- Proposed reform process is being undertaken in the shadow of a “once-in-a-century pandemic”.
- And no mere constitutional amendments can compete with that for media coverage.
Under normal circumstances, the national focus at this time would be on the constitutional changes being proposed under the Building Bridges Initiative.
But as it happens, this proposed reform process is being undertaken in the shadow of a “once-in-a-century pandemic”. And no mere constitutional amendments can compete with that for media coverage.
Making matters more complicated is that many Kenyans seem to feel a deep ambivalence towards this pandemic. The most common argument made here can be summarised as follows: “If this disease is so dangerous, how come I do not know anybody whom it has killed?”
And yet, if the situation were reversed; if we all knew dozens of our fellow Kenyans who had been struck down by this virus; then the general narrative would have been along the lines of “The government knew very well that there was a pandemic raging through the whole world, and did nothing to prevent it from killing our people”.
Indeed, with Kenya being a country in which tribal affiliations generally weigh more heavily than anything else, by now we would have had calculations circulating as to which region or community has been most affected.
And along with it there would have been loud accusations that “certain regions” favoured by the President and his inner circle had largely escaped this pandemic, while yet other regions, known to be electorally hostile to His Excellency, had felt the full wrath and unmitigated fury of the coronavirus.
Complicating this picture further is the fact that while many Kenyans will on the one hand express scepticism about the threat posed by this new virus, they will simultaneously subject those who admit to have recovered from this infection to the most extreme vilification and stigmatisation.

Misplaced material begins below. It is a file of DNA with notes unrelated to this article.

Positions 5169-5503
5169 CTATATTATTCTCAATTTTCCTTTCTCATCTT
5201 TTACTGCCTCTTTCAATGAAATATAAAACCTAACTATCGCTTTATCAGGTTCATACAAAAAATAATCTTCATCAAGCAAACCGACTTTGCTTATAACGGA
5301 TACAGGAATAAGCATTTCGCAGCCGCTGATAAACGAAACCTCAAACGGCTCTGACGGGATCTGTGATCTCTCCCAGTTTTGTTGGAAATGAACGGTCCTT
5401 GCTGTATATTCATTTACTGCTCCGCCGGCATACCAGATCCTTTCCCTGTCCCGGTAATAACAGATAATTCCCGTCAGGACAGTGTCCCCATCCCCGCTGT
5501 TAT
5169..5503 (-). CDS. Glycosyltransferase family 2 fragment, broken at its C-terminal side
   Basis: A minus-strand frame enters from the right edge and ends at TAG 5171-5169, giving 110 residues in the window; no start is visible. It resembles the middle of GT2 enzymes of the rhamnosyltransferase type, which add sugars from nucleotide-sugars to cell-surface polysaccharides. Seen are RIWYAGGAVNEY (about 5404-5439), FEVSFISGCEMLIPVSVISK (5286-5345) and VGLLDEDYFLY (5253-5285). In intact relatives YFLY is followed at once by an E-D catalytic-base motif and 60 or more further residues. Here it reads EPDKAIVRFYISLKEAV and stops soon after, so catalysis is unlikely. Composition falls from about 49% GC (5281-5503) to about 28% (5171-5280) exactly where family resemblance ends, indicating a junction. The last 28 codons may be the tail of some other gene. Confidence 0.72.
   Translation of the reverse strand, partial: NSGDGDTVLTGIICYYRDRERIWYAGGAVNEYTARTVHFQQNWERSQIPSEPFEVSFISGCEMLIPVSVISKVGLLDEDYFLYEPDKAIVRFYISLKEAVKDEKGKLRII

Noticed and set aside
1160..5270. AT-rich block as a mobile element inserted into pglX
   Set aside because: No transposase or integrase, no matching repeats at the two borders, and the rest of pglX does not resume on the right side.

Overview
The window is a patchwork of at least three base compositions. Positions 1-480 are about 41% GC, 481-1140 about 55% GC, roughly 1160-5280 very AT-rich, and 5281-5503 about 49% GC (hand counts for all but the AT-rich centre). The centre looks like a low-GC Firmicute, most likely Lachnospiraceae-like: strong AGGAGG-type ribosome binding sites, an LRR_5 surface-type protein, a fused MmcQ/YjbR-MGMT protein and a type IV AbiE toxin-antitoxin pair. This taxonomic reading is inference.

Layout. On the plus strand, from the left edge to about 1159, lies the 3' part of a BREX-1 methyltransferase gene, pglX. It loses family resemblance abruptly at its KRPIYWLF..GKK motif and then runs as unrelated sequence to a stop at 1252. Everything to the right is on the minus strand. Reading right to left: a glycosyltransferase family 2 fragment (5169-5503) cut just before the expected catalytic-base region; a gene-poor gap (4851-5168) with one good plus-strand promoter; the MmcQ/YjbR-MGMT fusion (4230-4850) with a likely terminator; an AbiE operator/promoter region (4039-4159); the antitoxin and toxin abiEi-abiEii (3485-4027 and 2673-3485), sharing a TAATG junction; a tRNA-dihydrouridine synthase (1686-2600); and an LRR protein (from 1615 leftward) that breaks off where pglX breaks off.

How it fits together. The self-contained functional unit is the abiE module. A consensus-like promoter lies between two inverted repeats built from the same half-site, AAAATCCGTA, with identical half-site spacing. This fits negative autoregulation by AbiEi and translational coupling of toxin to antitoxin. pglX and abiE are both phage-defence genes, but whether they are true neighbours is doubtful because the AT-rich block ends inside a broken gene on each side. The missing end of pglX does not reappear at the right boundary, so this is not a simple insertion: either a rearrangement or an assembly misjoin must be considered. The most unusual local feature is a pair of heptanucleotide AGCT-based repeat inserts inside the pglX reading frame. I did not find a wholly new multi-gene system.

If there is any possibility that the creation of a broader and more widely shared executive power structure would help to eliminate election-related violence, then the BBI deserves all our attention, even at this time when the coronavirus threatens us all.
So, it is an odd situation we find ourselves in; one in which the mockery and doubts being tossed around by so many ordinary Kenyans is actually preferable to the alternatives. One alternative would have been, for example, the kind of mass graves we see most spectacularly in Brazil, where a camera mounted on a drone is needed if there is to be any accurate photo of the full acreage that such mass graves occupy.
A mortality rate of almost 1,000 deaths every 24 hours is not something that any government can hope to conceal. It signals an epic failure of public health policy. And yet this is where Brazil – a much richer nation than Kenya and one with far more advanced medical facilities – has ended up.
Be that as it may, at this point humanity’s long term prospects are decidedly much more favourable than they were just a month ago, with at least three separate biomedical research groups now at the very gates of what is the holy grail for any new vaccine: the Phase 3 trials (ie large-scale testing on humans) beyond which lies the glittering possibility of an approval for the widespread use of the new drugs.
The significance here is that very few new drugs get beyond Phase 1 and 2 of such clinical trials. So, it is definitely a huge step in this long twilight struggle between man and the coronavirus.
Under normal circumstances, the final development of any vaccine would still be years away. But these are exceptional circumstances, and apparently the focus of this huge global effort is to have a vaccine by early 2021.
Turning back to local politics, I think that the proposed constitutional changes deserve a very thorough vetting by all of us who worry about the future of the nation.
Terrible as this global pandemic may be, and with the full effects of its economic devastation yet to be revealed, I personally think that the 2022 general election poses a much greater threat to our national well-being.
And if there is any possibility that the creation of a broader and more widely shared executive power structure would help to eliminate election-related violence, then the BBI deserves all our attention, even at this time when the coronavirus threatens us all.